By Heidi Trautmann
On 29 November the Turkish translation of Niki Marangou’s book was launched at the Naci Talat Peace and Guest House in Nicosia, the very first Turkish edition of a book written by a Greek Cypriot author. Many guests and media people had come to commemorate this very special moment. Nehide Merlen of Işik Bookstore welcomed the guests, Gür Genç Korkmazel, poet, speaking for the North Cypriot artists’ and writers association the president of which is well known poet Neşe Yaşin. Nazif Bozatli, the translator of the book, spoke of his experience during the period of translation and more than once I saw a smile dance around his mouth. In the first row, close to me, sat Harid Fedai, a well known writer and researcher, translator of old Ottoman scripts and a friend, and we were all very glad to see him back in good health. He voice was strong and lively when he made his comments.
Niki Marangou spoke about how she commenced this journey of retracing her father’s life and I repeat here my talks with her before her book launch:
“There is a space closed to you most of the time for so many years of your childhood, your young years, occasional glimpses though, remarks between adults dropped, photos in many albums, the space being the past of my parents.”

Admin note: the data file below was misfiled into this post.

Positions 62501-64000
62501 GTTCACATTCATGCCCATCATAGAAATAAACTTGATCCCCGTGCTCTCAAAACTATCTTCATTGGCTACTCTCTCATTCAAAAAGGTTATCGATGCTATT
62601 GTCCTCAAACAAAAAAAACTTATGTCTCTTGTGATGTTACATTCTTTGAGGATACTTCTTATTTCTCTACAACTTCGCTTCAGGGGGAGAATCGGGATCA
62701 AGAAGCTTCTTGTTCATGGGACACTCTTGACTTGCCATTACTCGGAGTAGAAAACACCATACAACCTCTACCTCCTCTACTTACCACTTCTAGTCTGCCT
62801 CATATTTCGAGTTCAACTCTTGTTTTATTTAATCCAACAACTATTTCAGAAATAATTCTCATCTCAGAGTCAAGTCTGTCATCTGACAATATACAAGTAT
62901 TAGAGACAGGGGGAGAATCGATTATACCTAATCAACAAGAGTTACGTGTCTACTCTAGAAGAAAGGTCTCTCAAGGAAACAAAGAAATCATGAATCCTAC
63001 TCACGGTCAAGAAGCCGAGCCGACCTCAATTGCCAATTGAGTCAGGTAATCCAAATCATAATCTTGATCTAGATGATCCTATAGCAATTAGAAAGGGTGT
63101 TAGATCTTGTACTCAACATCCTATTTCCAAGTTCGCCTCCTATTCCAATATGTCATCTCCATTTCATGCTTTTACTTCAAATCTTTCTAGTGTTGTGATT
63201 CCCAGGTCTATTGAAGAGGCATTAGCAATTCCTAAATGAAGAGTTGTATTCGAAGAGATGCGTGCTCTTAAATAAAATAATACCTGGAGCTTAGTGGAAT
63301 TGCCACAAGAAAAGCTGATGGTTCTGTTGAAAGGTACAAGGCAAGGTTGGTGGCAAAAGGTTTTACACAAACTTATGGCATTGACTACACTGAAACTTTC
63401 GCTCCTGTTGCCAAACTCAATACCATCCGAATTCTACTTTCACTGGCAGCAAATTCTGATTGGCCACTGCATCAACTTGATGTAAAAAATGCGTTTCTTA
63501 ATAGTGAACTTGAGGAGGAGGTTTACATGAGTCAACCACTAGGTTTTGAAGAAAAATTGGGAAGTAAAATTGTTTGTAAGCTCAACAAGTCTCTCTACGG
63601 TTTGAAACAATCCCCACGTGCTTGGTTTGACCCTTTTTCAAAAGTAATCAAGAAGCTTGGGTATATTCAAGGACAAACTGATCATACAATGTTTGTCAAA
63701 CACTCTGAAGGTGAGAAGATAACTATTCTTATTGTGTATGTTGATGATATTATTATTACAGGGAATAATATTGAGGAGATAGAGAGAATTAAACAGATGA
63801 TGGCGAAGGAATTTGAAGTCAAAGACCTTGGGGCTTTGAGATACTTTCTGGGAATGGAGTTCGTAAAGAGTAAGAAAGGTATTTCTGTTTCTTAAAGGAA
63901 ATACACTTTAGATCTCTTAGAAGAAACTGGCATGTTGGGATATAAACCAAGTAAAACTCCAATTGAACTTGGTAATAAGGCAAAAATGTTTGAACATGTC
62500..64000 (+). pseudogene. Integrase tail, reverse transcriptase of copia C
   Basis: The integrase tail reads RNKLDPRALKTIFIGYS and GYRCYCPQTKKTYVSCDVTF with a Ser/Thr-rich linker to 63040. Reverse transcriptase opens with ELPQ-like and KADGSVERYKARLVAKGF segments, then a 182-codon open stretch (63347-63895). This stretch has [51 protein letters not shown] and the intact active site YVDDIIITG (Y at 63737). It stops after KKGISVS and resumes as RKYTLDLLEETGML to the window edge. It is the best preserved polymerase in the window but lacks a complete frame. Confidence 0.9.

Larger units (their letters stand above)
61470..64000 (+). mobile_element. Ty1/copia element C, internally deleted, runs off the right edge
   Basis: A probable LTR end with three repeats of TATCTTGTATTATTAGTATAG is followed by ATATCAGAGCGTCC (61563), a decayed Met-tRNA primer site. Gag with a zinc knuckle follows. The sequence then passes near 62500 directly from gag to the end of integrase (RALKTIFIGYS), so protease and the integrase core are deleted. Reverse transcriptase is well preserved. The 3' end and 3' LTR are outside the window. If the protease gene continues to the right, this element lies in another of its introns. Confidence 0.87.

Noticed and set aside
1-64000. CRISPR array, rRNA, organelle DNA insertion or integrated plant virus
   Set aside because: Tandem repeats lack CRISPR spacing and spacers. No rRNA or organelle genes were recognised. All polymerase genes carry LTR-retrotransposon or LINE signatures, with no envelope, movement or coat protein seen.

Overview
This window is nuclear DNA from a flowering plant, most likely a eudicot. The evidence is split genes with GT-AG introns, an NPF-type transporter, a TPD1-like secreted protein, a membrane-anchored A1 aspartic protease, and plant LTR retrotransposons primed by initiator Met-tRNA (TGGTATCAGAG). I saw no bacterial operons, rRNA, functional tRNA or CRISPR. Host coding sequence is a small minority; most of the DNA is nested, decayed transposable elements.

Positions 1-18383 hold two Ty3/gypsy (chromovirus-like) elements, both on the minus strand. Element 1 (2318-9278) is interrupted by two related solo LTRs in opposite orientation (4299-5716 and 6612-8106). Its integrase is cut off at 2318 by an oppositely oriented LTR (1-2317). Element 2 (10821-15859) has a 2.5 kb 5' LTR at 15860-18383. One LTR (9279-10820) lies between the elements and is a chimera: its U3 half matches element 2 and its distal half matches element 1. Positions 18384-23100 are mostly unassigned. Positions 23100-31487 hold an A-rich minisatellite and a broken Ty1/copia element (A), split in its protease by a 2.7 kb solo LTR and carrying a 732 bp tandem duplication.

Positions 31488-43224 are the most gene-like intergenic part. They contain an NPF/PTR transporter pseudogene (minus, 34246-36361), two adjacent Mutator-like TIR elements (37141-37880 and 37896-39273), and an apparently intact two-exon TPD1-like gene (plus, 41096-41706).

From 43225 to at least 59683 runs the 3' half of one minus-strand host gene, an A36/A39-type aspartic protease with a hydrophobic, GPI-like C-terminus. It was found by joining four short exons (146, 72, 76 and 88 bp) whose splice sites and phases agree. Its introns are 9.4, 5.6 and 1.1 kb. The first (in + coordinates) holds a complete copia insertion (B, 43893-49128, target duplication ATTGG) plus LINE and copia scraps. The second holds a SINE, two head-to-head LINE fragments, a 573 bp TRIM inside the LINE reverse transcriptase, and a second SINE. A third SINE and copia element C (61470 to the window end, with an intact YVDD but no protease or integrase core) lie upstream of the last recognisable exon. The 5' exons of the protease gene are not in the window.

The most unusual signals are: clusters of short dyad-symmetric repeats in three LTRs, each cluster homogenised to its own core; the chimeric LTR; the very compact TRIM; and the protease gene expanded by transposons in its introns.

One day Niki Marangou decided to undertake her journey into the past of her parents, to see with her own eyes and to fill the gaps of her memories, to learn about the missing parts of the puzzle.
George was only ten years old when, in the barber shop of Antonis Hadjipieris, he heard that a doctor from Vienna had operated on King Constantine and removed one of his ribs. Venizelos read the news out loud from the “Voice of Cyprus”, the island’s only newspaper which was printed every Saturday and arrived late by train from Nicosia…..The very next morning George attempted to remove the rib of one of the hens which they kept in their backyard….It was from that moment on, however, that he decided to become a doctor and to study in Vienna.
This was one puzzle stone, and from here Niki Marangou retraced her father’s road of life starting from Famagusta via Athens, Vienna, Limassol including her mother’s episode in Alexandria in the Greek Alexandrian society. Her father left home in Famagusta in 1920 for Vienna and returned to Cyprus in 1940 as one of the first European trained doctors.
Niki has travelled to the places where her father has studied, lived and worked, just to smell the air, to walk through the streets he has walked with pretty ladies, to the house where he had his room with an old lady, the café house, where he used to drink the famous Viennese coffee, but also to relive the time of the slowly growing political upheavals in one of the most beautiful European cities; How did he cope with the situation in those hard times between the two world wars, who were the persons he had met, famous medicine specialists, people of society.
One morning as he was going up the Ringstrasse he came across a demonstration with people holding red flags, socialists with their red flags and Christian Democrats with their black flags reflecting the turmoil that followed the (first) war.